|Principal Investigator: ChristinaPorucznik|
|Keywords: time to pregnancy , fecundity , BPA , peri-conceptional , biomonitoring||Department: DFPM-PUBLIC HEALTH PROGRAMS|
|IRB Number: 00050740||Co Investigator: JosephStanford|
The Home Observation of Periconceptional Exposures (HOPE) Study will use a novel and simple method for determining ovulation/conception near the time that it occurs, known as the Peak Day method. Environmental exposures to disinfection by-products (DBP) and bis-phenol-A (BPA) will be measured around the time conception occurs. Scientists have hypothesized that very early exposures to environmental chemicals may have both short-term and long-term health effects on growth and development. Previous studies have been limited by a couple’s inability to recall exposure to chemicals at the time of conception and during pregnancy. By identifying the date that pregnancy started, scientists can help determine when testing should occur during pregnancy in order to match important developmental milestones. Methods exist to determine the most fertile day using lab tests, but they are expensive and not practical for long-term use.
1. Conduct prospective, peri-ovulational biomonitoring for disinfection by-products (DBP) and bis-phenol-A (BPA) in a human preconception cohort using a novel strategy of self-collection of environmental and biological specimens triggered by observation of fertility signs in a community-dwelling population.
2. Evaluate the association between prospectively measured exposures in the male and the female and the reproductive outcomes of semen quality and time to pregnancy.
3. Quantify the degree of misclassification bias generated by retrospective exposure assessment methods in common use (participant self-report of past exposure using a recall questionnaire and/or archival environmental monitoring data) compared to prospective peri-ovulational biomonitoring and sampling.
We will recruit couples who are planning pregnancy within six months of study enrollment. Women should be ages 18–35 and men ages 18–40, and both should live within a 1-hour drive of Salt Lake City and able to respond to study questionnaires and instruction in English. The association between time to pregnancy and male exposure to bisphenol A (BPA) is an important aim of the study, so we will recruit couples for participation. Individual members of a couple will not be eligible alone.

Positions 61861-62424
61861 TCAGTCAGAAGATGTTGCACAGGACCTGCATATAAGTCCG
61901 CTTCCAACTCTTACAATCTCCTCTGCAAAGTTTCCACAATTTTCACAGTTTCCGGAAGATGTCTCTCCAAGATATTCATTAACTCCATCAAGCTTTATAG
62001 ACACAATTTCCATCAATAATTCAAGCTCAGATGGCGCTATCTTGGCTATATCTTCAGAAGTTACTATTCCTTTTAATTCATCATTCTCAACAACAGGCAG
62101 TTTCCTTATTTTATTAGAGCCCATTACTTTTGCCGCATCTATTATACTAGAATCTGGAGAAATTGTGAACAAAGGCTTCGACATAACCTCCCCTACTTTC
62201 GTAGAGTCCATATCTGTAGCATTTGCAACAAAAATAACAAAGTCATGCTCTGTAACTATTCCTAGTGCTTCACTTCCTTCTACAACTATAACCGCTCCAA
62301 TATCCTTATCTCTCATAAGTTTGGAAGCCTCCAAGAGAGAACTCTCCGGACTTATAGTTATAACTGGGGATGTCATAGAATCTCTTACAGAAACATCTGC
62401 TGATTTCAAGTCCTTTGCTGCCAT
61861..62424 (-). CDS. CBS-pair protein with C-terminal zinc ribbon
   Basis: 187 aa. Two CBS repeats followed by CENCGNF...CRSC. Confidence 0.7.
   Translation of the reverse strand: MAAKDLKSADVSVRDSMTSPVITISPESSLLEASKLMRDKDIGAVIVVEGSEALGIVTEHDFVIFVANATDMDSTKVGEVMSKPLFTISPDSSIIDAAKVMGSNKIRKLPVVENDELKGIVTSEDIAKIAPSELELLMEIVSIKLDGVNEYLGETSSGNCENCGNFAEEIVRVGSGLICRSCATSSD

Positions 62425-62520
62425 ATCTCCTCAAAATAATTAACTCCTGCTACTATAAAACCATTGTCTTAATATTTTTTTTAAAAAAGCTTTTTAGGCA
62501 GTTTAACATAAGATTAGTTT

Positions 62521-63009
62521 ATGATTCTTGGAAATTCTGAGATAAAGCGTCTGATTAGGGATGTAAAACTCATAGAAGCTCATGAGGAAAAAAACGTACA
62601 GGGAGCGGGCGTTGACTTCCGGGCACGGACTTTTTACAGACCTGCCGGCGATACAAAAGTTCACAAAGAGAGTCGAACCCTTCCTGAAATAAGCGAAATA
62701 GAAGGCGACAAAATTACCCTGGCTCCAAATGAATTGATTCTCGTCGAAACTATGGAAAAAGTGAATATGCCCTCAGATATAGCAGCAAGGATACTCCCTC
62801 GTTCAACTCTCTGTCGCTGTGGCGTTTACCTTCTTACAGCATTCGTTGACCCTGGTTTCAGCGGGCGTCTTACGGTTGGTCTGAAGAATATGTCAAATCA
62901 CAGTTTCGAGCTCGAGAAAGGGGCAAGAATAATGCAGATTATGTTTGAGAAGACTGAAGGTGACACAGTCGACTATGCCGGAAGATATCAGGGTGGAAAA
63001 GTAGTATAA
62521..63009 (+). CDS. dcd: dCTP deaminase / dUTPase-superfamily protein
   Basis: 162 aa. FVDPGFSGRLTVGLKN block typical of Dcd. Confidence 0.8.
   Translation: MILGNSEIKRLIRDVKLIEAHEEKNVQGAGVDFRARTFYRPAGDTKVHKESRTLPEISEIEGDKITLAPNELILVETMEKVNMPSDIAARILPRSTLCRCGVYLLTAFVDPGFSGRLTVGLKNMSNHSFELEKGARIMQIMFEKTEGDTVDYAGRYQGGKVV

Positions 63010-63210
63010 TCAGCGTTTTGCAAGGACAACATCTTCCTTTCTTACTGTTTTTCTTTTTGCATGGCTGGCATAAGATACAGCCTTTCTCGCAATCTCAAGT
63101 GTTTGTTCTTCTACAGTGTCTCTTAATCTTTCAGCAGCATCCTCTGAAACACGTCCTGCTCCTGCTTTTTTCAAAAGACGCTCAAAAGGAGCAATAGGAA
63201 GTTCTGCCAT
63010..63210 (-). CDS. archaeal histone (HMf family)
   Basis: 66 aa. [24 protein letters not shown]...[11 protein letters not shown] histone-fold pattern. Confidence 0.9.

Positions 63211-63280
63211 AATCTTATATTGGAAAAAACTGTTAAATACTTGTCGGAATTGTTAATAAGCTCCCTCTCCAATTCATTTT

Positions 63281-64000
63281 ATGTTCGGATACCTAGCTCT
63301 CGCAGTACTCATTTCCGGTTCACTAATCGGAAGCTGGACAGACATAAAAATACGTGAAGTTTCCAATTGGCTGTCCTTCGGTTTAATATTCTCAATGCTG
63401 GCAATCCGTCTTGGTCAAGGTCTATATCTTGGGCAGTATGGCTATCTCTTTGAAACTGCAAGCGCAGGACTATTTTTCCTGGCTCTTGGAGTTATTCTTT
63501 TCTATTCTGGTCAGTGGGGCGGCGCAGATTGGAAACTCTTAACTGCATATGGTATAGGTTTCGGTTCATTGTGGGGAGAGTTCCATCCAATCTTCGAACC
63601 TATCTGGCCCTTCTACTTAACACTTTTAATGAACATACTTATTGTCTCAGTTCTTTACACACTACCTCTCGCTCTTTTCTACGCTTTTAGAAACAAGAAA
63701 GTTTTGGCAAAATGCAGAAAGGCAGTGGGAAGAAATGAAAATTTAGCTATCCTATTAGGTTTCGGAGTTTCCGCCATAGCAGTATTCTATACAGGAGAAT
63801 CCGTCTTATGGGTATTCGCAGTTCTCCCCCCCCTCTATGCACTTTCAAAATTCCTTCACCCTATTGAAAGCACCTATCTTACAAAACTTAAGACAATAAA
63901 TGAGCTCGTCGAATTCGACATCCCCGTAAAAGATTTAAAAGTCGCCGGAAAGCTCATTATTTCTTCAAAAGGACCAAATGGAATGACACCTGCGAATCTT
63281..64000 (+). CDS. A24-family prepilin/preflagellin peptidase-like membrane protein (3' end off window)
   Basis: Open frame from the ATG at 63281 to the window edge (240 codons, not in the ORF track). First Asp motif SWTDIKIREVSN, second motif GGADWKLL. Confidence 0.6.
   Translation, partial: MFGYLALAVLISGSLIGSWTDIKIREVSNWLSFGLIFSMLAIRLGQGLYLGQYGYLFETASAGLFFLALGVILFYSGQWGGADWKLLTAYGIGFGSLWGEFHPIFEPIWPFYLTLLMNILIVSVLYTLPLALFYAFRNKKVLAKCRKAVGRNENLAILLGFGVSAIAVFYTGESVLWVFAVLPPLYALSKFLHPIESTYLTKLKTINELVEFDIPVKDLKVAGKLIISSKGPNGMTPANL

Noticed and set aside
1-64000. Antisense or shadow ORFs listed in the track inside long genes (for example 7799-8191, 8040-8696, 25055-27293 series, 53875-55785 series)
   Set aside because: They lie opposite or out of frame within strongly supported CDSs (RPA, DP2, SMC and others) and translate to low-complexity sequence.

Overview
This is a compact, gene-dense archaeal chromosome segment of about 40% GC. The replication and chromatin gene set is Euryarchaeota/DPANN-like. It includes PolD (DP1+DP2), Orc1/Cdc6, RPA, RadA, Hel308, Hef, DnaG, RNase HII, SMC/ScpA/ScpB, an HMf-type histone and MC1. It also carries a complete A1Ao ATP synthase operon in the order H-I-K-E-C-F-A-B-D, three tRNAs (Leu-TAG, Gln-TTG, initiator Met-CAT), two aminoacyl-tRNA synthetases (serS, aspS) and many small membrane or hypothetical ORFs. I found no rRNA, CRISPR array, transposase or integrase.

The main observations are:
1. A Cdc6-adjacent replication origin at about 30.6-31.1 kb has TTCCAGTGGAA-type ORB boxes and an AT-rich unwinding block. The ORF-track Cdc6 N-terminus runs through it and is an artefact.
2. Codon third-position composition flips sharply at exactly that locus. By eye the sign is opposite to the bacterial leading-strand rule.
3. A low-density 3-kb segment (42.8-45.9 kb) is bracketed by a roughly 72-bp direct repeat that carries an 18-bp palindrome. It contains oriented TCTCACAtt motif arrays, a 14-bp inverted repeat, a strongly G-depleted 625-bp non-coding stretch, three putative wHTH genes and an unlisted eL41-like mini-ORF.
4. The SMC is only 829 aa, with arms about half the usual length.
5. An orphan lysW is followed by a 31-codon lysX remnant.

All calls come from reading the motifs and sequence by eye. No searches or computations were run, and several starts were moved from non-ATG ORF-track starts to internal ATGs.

Criteria for exclusion among women include: fewer than 9 menstrual flows in the previous 12 months; use of injectable or implantable hormonal contraception in the previous 6 months; and previously diagnosed with infertility, sub-fertility, or a condition that might affect their fertility such as having undergone cervical or infertility treatment or having been diagnosed with PCOS or endometriosis. Criteria for exclusion among men include having been diagnosed with infertility, sub-fertility, or a condition that might affect their fertility such as prostatitis, epididymitis, or sexually transmitted infections or having had a surgery on their reproductive organs. Additional exclusion criteria by either member of the couple include an expressed desire to avoid pregnancy for >6 months or having ever been unsuccessful in conceiving a child after a year or more of regular, unprotected sexual intercourse. Neither member of the couple can express a desire to avoid pregnancy for >6 months.